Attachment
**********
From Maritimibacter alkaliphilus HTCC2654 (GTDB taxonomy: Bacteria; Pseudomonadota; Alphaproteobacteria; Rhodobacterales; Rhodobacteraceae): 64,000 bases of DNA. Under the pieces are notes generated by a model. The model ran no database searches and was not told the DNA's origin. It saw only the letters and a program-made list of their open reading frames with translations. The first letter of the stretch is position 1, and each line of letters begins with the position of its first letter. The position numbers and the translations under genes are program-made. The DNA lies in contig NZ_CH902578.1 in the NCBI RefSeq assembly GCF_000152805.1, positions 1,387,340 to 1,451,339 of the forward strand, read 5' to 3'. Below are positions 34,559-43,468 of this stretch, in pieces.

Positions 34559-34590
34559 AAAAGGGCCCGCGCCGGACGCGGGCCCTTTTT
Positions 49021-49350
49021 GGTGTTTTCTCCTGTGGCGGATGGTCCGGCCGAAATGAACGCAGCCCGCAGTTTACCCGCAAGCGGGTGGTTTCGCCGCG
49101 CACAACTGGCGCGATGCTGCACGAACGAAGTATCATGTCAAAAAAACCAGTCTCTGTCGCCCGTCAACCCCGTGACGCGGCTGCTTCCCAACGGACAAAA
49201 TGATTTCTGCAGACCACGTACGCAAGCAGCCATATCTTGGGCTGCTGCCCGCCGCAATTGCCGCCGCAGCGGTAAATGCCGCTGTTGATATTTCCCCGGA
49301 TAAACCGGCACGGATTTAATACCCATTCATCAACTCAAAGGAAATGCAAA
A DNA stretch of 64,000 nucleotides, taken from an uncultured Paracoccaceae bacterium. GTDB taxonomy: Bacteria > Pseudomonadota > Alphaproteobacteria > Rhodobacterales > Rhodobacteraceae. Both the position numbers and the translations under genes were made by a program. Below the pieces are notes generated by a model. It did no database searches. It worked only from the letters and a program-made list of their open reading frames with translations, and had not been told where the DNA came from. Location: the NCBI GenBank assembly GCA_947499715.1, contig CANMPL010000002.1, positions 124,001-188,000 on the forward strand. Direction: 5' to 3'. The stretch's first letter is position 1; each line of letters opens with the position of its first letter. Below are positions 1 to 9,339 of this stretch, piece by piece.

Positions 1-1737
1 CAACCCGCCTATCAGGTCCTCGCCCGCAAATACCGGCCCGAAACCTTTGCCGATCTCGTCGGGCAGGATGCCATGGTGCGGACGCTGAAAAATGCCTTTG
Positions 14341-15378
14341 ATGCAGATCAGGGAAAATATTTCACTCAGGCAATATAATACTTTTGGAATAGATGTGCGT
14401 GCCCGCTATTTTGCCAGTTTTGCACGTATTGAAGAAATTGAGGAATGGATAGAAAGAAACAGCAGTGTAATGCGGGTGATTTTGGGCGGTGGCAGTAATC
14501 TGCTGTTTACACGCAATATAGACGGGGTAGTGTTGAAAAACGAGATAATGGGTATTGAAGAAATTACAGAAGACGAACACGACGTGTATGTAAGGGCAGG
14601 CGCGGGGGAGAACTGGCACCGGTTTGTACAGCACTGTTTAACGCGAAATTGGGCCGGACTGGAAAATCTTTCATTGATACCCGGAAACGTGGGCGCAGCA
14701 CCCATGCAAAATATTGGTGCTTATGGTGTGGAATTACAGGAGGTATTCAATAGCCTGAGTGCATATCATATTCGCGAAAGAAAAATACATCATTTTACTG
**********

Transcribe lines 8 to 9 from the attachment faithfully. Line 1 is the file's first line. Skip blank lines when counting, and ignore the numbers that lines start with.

49301 TAAACCGGCACGGATTTAATACCCATTCATCAACTCAAAGGAAATGCAAA
A DNA stretch of 64,000 nucleotides, taken from an uncultured Paracoccaceae bacterium. GTDB taxonomy: Bacteria > Pseudomonadota > Alphaproteobacteria > Rhodobacterales > Rhodobacteraceae. Both the position numbers and the translations under genes were made by a program. Below the pieces are notes generated by a model. It did no database searches. It worked only from the letters and a program-made list of their open reading frames with translations, and had not been told where the DNA came from. Location: the NCBI GenBank assembly GCA_947499715.1, contig CANMPL010000002.1, positions 124,001-188,000 on the forward strand. Direction: 5' to 3'. The stretch's first letter is position 1; each line of letters opens with the position of its first letter. Below are positions 1 to 9,339 of this stretch, piece by piece.